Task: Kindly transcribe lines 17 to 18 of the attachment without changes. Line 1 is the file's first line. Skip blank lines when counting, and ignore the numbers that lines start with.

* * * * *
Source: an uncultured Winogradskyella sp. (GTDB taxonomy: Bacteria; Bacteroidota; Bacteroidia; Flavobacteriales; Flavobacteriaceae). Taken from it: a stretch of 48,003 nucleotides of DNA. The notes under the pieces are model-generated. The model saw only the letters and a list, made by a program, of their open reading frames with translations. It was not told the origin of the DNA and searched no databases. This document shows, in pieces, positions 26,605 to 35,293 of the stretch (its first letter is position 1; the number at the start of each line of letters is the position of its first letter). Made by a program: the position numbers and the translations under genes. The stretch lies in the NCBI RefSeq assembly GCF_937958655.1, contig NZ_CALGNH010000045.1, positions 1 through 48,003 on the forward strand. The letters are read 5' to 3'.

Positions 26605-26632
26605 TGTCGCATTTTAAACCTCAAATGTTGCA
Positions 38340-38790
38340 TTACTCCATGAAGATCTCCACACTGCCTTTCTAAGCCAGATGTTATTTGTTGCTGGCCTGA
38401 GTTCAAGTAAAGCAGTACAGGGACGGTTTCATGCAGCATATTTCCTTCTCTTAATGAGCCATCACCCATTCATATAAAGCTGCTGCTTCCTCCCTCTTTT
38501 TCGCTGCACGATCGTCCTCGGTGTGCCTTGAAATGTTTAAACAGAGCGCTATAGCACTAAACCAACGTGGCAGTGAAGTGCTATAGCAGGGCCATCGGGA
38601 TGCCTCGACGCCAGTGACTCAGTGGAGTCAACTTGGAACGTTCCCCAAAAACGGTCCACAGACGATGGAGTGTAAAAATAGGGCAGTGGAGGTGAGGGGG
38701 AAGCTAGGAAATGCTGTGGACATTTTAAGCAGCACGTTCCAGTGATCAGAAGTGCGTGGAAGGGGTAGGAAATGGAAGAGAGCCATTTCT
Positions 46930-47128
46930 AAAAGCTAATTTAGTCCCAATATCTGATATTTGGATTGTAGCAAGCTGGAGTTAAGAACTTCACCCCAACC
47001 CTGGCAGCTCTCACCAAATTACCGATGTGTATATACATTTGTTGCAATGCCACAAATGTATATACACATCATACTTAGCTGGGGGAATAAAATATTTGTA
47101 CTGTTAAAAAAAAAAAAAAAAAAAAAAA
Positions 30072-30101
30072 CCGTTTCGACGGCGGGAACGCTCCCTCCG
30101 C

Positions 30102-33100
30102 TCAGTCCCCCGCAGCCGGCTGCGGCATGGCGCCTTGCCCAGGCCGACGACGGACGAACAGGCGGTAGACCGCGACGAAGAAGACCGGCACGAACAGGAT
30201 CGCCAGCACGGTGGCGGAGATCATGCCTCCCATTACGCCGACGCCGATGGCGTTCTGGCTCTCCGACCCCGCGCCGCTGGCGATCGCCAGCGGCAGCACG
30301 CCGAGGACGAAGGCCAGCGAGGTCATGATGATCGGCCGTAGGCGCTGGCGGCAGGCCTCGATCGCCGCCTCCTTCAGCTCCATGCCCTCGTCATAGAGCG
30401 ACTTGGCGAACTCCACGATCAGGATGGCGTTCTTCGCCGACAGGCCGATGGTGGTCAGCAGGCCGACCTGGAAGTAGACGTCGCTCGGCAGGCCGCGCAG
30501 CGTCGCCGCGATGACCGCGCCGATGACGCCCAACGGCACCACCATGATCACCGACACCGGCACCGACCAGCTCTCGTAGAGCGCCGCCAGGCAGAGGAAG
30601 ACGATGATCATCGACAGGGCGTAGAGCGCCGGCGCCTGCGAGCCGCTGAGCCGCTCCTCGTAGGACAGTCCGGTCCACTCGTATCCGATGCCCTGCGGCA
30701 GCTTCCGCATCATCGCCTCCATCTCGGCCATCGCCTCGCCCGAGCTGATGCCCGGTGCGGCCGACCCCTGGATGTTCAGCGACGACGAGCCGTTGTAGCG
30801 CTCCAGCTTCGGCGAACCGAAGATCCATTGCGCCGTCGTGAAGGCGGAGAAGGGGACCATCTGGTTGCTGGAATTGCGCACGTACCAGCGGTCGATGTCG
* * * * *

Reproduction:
Positions 30102-33100
30102 TCAGTCCCCCGCAGCCGGCTGCGGCATGGCGCCTTGCCCAGGCCGACGACGGACGAACAGGCGGTAGACCGCGACGAAGAAGACCGGCACGAACAGGAT